Abu Dhabi, UAESunday 27 September 2020

Dubai Airshow: Inside the one part of a fighter jet that cannot fail

New seat ejector favoured by the US Air Force on display at the event

The new set ejector put to the test. Courtesy Collins Aerospace
The new set ejector put to the test. Courtesy Collins Aerospace

A fighter pilot is hurtling over enemy territory on a top-secret mission. Air defences hit the jet and the plane goes down. Now there is one part of the jet that simply cannot fail.

Ejector seats seemed to be the most unloved element at the Dubai Airshow on Tuesday. Most people were carried away by missiles, drones and double-decker passenger planes littered across Dubai World Central's aprons and exhibition spaces. But ejectors are arguably the most important part of an aircraft.

Roy Cooper / The National
Roy Cooper / The National

The US Air Force only a few weeks ago ordered thousands of them. In one of the biggest upgrades in decades, it will fit thousands of fighter jets with new ejector seats. The American defence company Collins Aerospace won the huge contract with its “aces five”.

“Pilots fly over hostile places so you need to be able to hit the ground in a condition to escape and evade capture,” said Don Borchelt, director of business development and a former US fighter pilot.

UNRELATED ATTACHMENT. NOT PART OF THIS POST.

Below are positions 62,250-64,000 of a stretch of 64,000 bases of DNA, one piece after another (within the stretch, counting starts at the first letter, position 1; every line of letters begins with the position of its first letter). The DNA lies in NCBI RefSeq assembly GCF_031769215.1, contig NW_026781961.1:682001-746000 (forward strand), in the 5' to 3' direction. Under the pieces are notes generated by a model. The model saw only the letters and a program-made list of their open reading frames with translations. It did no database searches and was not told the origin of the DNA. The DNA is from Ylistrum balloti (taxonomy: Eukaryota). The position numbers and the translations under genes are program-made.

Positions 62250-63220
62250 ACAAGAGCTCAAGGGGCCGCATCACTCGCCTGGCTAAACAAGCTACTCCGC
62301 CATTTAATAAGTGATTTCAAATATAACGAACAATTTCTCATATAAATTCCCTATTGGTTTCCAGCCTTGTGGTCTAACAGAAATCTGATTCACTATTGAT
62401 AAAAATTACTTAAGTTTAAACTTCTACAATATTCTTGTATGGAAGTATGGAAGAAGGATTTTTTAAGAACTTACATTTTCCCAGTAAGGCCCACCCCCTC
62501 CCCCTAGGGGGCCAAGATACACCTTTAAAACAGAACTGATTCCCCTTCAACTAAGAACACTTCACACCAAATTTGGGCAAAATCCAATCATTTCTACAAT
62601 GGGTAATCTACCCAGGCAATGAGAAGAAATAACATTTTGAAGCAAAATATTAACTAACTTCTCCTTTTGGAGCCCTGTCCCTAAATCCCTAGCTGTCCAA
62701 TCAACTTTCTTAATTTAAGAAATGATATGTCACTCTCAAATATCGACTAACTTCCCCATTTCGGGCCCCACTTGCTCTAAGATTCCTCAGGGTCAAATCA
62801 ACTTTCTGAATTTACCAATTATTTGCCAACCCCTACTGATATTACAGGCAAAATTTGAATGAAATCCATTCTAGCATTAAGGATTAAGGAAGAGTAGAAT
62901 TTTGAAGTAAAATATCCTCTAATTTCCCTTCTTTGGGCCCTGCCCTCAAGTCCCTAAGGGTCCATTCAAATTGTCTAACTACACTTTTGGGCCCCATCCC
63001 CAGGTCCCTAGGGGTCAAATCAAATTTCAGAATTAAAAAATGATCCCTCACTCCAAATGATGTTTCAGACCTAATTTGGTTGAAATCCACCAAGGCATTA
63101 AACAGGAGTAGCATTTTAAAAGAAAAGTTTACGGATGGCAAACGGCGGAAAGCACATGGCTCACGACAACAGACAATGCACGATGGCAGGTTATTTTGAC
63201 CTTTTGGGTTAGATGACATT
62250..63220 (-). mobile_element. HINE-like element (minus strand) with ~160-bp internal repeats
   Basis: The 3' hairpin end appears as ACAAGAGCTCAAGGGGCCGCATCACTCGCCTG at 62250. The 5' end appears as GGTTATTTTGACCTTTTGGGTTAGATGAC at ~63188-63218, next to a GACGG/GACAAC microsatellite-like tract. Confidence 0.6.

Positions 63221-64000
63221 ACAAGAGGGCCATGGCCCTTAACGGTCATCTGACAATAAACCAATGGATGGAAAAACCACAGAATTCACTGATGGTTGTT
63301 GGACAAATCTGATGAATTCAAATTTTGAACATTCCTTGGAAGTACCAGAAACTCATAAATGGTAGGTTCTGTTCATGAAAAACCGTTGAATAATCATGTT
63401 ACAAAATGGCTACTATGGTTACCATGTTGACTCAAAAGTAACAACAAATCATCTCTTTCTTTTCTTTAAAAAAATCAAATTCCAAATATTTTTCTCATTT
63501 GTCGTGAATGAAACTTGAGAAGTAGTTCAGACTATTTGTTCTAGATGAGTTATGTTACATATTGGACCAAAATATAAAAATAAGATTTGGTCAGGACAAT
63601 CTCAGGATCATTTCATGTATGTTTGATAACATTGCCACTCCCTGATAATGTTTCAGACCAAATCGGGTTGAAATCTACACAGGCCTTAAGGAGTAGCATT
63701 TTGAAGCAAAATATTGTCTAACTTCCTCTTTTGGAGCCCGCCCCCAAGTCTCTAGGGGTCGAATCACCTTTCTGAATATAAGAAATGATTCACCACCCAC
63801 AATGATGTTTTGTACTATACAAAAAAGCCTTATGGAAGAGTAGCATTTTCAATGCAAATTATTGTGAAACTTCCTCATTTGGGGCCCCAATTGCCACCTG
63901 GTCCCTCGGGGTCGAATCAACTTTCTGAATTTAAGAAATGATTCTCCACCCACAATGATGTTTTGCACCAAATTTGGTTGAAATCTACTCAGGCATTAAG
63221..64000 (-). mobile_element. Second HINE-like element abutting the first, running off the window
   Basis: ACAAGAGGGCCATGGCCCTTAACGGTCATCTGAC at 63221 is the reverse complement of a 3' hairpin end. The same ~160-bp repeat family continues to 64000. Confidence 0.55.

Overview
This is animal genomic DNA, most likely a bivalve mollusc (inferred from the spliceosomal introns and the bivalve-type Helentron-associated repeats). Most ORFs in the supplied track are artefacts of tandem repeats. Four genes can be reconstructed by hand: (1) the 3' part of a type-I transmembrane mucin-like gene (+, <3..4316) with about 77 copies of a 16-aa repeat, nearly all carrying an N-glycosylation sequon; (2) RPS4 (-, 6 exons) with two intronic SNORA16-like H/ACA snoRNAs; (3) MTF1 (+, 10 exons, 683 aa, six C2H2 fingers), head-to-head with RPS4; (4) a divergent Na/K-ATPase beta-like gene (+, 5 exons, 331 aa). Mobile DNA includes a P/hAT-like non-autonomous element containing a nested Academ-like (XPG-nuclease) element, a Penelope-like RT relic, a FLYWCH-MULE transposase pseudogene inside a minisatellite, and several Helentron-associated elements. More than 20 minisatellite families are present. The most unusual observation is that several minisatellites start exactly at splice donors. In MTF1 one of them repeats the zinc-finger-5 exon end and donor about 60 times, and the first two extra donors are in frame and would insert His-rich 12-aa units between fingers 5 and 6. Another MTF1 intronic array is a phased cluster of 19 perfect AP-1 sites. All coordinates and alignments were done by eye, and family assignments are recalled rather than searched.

The scenario is relatively simple. Pilots pull on a lever when flying no lower than 1,524 metres and no faster than 1,100kph. The pilot’s canopy flies off, a catapult forces the seat up before a rocket takes over and throws the pilot out and forwards and the parachute opens up. The whole process is over within seconds but pilots can be exposed to G-Force 12 – meaning twelve times the weight of your body.

“Everything else in the plane can fail. Never the ejector seat,” said John Hampton, Collins Aerospace chief engineer on the project. “That’s your last chance.”

The seat being replaced by the US has been used since 1978 and is credited with saving more than 650 lives. But the upgrade also aims to drastically reduce injuries caused to pilots during the descent. “Now we can save the life and also reduce injuries," said Mr Borchelt.

The reason for the upgrade is that pilots today wear much heavier helmets because of advanced electronics so a special support has been made to cradle the head if a pilot ejects. New arm and leg restraints prevent injuries caused by flailing limbs. The seat additionally comes with a new parachute that allows for a slower descent, and more control means pilots can avoid power lines or trees.

“You need to hit the air as slow as you can,” said Mr Borchelt. “And hold on tight to the ejection handle to prevent flailing injuries from wind blast. Wind blast can cause dislocation and even death.”

Officials would not reveal a precise cost for the seat apart from saying in the region of six figures in dollar terms.

Mr Borchelt spent about 20 years flying the F15 for the US but never had to bail out. Still his advice is simple. “Don’t delay the decision,” he said. “You bail.”

Updated: November 21, 2019 08:21 AM

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